Breastfeeding is associated with a decreased risk of numerous adverse outcomes, including sudden infant death syndrome, severe lower respiratory tract infections, nonspecific gastroenteritis, type 1 and 2 diabetes mellitus, and childhood acute lymphocytic and acute myelogenous leukemias.1 Exclusive breastfeeding may also decrease the incidence of allergic disease by reducing exogenous antigen exposure, promoting maturation of the gastrointestinal mucosa, and mediating various immunomodulatory effects.2 From a maternal health perspective, lactation has been associated with a decreased risk of breast cancer, ovarian cancer, and type 2 diabetes mellitus.1 Given the numerous benefits that breastfeeding may impart on children and mothers, it is critical to identify factors that affect breastfeeding outcomes.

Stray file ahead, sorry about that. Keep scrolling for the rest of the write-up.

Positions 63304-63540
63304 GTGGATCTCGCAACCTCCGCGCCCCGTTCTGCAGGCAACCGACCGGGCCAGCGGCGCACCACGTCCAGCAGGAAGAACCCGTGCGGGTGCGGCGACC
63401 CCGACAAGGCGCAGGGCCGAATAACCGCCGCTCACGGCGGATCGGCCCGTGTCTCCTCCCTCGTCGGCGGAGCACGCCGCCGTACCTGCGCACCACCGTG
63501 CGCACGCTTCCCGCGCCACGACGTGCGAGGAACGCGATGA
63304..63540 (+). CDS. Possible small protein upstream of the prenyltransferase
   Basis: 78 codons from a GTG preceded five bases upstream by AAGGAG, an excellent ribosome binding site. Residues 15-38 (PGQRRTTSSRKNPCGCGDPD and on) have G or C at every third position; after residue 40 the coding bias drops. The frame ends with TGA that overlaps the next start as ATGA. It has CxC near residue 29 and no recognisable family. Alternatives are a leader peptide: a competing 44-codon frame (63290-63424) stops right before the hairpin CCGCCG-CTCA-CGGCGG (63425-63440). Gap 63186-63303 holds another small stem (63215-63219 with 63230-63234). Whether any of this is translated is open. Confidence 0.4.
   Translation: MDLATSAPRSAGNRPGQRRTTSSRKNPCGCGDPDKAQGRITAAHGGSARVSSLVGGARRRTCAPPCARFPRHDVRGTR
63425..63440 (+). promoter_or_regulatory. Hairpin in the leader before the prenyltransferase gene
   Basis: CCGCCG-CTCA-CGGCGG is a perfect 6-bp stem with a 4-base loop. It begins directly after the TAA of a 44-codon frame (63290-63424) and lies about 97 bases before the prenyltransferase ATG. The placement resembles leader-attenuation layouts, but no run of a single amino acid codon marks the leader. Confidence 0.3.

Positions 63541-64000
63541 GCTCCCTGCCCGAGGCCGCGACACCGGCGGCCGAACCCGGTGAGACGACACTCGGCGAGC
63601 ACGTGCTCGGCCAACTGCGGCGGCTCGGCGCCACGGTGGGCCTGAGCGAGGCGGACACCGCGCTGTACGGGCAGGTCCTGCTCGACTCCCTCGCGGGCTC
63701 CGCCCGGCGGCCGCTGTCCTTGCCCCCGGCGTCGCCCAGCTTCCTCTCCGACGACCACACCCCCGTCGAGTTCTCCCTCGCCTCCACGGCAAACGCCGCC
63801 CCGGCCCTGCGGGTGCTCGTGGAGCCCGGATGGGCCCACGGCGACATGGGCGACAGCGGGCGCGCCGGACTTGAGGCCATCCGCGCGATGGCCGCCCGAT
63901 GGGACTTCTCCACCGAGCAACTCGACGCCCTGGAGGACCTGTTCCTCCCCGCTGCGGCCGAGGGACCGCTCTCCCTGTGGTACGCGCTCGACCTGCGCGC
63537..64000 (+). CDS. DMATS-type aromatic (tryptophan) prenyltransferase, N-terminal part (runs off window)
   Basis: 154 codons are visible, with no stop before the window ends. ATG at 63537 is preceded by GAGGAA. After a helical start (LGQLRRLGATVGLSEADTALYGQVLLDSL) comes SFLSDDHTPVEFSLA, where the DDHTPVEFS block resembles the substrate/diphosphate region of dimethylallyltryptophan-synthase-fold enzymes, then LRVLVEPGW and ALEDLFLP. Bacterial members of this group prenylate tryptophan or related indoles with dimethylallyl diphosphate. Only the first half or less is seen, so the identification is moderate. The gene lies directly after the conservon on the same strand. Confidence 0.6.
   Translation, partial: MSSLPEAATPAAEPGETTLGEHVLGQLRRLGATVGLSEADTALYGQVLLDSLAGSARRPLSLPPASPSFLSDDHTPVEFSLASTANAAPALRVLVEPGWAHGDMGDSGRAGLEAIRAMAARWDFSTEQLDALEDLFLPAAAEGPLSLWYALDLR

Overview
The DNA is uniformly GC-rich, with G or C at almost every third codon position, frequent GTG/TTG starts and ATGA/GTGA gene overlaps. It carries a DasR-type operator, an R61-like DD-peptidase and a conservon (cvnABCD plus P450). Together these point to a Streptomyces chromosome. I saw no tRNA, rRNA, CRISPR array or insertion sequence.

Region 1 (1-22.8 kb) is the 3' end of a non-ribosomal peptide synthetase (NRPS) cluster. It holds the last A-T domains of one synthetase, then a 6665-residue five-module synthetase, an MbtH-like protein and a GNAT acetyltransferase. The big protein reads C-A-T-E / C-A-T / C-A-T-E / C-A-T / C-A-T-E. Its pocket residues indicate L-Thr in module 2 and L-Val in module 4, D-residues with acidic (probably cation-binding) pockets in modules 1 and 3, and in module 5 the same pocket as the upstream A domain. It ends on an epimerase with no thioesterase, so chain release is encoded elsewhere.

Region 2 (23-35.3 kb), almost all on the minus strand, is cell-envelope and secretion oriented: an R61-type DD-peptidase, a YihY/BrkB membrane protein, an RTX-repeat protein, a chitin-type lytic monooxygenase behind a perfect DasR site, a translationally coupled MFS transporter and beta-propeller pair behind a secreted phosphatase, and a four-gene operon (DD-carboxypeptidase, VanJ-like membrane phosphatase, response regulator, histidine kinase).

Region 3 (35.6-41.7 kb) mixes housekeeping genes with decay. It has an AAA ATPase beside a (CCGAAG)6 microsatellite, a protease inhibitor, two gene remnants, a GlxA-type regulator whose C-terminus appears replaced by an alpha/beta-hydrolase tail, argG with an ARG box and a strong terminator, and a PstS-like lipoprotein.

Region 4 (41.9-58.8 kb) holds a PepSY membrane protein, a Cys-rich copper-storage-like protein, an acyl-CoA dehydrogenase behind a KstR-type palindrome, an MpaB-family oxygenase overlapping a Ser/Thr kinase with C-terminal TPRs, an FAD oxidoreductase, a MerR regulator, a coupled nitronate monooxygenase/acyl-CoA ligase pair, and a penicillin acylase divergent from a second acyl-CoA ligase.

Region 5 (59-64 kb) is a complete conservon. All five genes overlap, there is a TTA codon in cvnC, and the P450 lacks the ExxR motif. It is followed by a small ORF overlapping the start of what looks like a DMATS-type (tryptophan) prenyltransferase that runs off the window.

It has been postulated that receiving intrapartum neuraxial analgesia decreases a woman’s likelihood of successfully breastfeeding her neonate. Studies define “breastfeeding success” differently, but most measure whether a woman is breastfeeding her infant, either as the only milk source (“exclusive breastfeeding”) or in addition to supplemental formula feeds (“partial breastfeeding”), at various time points up to 6 months postpartum. Many measure overall “breastfeeding duration,” defined as the total length of time after delivery that a woman continues to breastfeed in any capacity. Some studies also measure breastfeeding success on a much shorter time scale, that is, specifically during the postpartum hospital stay, either by using a standardized breastfeeding scoring system, such as the B-R-E-A-S-T Feeding Observation Form3 or the LATCH scoring system,4 or by simply quantifying the frequency with which neonates suckle at their mothers’ breasts during the first hours of life.